More about Elizabeth Fraser Williamson’s Sculptures

The 191 piece collection was originally purchased by the Joseph Lebovic Foundation with the agreement that it would be displayed for everyone to see. A group of artists and art lovers named themselves the Friends of Elizabeth and volunteered their time to create and run the Lebovic Gallery in a commercial building in the north end of Scarborough. It was a very dynamic creative space. Exhibits of paintings and glass art gave the sculptures a fresh environment. One group of young artists had a heavy metal band to open their exhibit of strong dark paintings. That was a very stimulating cross over between the music, the sculptures and the paintings!

Eventually, through the efforts of a City Councillor from Scarborough, David Sockneki, the sculpture collection and their molds were gifted to the City of Toronto. In the future, when the Guild Inn Park is developed you will see some of her sculptures there.

Right now there are two places in Scarborough where you can see Elizabeth Fraser Williamson’s sculptures. On piece is at the Albert Campbell Library on Birchmont. The others are at the Scarborough Civic Centre. On the second floor beside the elevator is her sculpture  called Generations commissioned by the Board of Education. On the main floor, in the Rotunda near the stair way is a show case with some of her clay, cement and bronze sculptures and over against the wall is a metre high cement sculpture with the face of a lion on one side and an owl on the other side. You can pat them when you go there.

One more place that marks the life work of Elizabeth Fraser Williamson is a large purple pink granite rock beside the Pioneer Log Cabin in Guild Inn Park. There is a plaque that says “She loved nature and created beauty”. You can sit on the rock, look at how nature sculpted the big trees around you and be happy.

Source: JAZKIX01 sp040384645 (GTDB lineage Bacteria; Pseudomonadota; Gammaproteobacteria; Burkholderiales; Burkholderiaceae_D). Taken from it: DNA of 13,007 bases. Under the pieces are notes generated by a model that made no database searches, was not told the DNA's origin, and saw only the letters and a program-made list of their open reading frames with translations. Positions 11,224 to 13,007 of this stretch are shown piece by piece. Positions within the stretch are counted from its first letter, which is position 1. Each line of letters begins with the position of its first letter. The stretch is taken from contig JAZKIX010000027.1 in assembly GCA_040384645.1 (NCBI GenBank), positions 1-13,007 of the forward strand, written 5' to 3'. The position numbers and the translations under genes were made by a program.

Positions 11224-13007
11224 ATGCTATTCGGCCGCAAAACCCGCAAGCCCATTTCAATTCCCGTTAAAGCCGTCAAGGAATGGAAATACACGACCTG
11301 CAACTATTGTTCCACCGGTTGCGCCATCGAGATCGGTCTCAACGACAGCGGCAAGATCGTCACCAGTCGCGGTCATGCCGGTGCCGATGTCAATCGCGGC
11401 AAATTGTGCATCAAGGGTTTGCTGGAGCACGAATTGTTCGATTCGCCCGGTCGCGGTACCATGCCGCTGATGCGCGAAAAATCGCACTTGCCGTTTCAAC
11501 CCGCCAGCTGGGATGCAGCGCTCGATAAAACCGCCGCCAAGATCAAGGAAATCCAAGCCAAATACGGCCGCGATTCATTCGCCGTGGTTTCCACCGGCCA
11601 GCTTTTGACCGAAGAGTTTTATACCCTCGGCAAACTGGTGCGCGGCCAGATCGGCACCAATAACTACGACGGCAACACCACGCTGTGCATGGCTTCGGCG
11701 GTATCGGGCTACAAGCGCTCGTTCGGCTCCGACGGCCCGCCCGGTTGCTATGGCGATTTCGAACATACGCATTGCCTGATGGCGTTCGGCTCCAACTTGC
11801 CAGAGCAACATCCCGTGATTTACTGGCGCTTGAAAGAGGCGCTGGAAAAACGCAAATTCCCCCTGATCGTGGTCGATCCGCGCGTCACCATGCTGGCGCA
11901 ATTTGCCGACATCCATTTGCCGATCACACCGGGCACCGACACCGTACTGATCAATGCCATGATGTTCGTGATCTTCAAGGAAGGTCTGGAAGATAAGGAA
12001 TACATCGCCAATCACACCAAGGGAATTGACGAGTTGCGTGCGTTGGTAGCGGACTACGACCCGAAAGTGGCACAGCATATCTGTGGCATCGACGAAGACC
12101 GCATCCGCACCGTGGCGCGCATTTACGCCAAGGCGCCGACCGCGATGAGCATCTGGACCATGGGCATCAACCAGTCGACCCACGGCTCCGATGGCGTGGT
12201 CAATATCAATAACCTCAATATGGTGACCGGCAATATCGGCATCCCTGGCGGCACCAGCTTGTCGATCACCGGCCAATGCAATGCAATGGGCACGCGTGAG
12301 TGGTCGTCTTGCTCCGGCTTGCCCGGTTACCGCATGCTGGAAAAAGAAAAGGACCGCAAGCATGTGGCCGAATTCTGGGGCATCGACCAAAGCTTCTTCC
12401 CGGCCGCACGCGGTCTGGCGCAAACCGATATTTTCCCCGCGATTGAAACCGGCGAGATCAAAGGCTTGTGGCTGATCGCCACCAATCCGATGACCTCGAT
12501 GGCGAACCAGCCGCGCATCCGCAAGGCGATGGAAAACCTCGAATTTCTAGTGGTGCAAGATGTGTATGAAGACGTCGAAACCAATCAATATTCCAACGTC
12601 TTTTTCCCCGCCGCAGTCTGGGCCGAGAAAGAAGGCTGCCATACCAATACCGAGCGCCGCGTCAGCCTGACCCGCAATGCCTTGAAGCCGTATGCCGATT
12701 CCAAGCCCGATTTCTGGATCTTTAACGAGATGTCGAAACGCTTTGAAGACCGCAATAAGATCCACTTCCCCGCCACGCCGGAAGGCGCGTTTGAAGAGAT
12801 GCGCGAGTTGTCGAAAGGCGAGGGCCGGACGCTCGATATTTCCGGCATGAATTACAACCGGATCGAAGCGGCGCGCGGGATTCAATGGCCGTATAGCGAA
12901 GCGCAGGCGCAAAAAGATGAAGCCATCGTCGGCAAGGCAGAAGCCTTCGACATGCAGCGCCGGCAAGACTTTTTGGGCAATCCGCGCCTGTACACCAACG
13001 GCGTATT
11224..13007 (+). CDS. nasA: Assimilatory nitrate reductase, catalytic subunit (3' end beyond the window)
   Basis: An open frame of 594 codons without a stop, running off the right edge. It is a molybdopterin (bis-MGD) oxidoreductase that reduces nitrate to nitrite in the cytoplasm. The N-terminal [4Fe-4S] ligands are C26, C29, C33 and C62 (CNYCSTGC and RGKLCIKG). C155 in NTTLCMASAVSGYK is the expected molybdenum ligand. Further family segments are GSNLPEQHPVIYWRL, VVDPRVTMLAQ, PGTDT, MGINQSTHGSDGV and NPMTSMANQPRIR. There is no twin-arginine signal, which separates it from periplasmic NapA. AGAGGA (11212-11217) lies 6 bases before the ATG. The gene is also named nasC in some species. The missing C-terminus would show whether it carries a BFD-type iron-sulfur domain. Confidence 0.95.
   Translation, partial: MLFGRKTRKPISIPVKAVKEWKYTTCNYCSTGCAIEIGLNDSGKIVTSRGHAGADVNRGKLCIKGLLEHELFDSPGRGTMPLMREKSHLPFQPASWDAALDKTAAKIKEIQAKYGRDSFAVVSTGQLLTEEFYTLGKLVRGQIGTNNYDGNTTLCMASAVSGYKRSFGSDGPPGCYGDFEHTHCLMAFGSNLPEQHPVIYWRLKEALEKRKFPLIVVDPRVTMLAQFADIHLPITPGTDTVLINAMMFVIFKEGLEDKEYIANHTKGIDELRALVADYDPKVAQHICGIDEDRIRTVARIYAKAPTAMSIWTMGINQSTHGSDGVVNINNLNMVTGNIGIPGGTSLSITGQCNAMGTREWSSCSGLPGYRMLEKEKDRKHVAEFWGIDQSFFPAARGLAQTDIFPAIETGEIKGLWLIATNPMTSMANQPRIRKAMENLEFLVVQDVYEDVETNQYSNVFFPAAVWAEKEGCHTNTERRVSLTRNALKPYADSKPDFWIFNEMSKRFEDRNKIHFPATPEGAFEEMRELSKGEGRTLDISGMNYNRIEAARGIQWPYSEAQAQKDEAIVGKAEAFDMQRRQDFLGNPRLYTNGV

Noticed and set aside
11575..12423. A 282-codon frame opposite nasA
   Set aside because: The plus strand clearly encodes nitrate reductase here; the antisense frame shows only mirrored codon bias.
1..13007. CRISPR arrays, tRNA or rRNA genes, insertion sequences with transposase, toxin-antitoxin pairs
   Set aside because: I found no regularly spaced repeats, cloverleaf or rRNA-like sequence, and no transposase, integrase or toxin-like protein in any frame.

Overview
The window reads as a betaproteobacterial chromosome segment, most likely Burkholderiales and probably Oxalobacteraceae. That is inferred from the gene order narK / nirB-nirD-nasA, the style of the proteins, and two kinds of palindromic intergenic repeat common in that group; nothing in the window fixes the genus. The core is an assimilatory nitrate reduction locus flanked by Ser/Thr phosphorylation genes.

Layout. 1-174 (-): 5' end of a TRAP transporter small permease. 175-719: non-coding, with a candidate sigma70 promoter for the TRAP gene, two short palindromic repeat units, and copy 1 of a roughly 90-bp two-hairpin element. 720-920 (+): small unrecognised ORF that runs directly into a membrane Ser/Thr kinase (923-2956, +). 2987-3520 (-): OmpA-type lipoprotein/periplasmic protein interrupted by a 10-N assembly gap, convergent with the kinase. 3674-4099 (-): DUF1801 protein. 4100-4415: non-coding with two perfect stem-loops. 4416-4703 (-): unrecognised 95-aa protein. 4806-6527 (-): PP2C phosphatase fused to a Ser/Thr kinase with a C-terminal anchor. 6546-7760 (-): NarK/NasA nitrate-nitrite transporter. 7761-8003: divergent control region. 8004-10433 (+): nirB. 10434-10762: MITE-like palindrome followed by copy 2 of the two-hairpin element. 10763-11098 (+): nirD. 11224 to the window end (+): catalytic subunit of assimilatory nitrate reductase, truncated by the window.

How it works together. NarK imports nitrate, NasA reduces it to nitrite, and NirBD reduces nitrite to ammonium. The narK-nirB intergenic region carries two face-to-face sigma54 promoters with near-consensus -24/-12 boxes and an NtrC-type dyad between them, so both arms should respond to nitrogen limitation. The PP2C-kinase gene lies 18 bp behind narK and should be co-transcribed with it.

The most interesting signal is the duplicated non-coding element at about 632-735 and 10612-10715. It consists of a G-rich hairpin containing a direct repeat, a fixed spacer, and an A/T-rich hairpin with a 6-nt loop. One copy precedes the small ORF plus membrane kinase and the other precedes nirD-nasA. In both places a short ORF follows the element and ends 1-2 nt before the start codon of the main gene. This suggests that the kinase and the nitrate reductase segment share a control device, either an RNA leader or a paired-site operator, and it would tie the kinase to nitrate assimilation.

Elizabeth Fraser Williamson came to Scarborough over forty years ago with a strong vision. She wanted sculpture to become as popular as paintings in homes, offices, gardens, and public places. She made sculptures that are small enough to sit in your living room, beside the computer, on a window ledge, or hung on a door or tree trunk.  I bet you can imagine many other good places for a small sculpture.

She died in 2000 but her sculptures are still here. She wants you to see Thoughtful Scratch and feel him. That is what makes sculptures so special. They are 3 D. You can feel the shape as well as see it. You can look at the sculpture from all sides and angles.

You and I began learning to sculpt when we were very young. Have you made houses and castles out of wet sand?  Or put big balls of snow together to make a snowman? Or warmed a lump of play dough in your hands until it was soft so that you could roll it into a spindly worm or push it into the shape of an animal or person?  Maybe you have used potter’s clay that you bake in an oven or self-hardening clay that doesn’t need baking. As you explore sculpting, your imagination grows.

The people who developed their talent in clay in Elizabeth Fraser Williamson’s classes are older now. You who are in grade school and your parents are the next generations.  You can build on the sculpting history of Scarborough and tell everyone that you and they can make sculptures, own sculptures and enjoy sculpture. As my mother said “Sculpture is a language and there is no end to learning it.”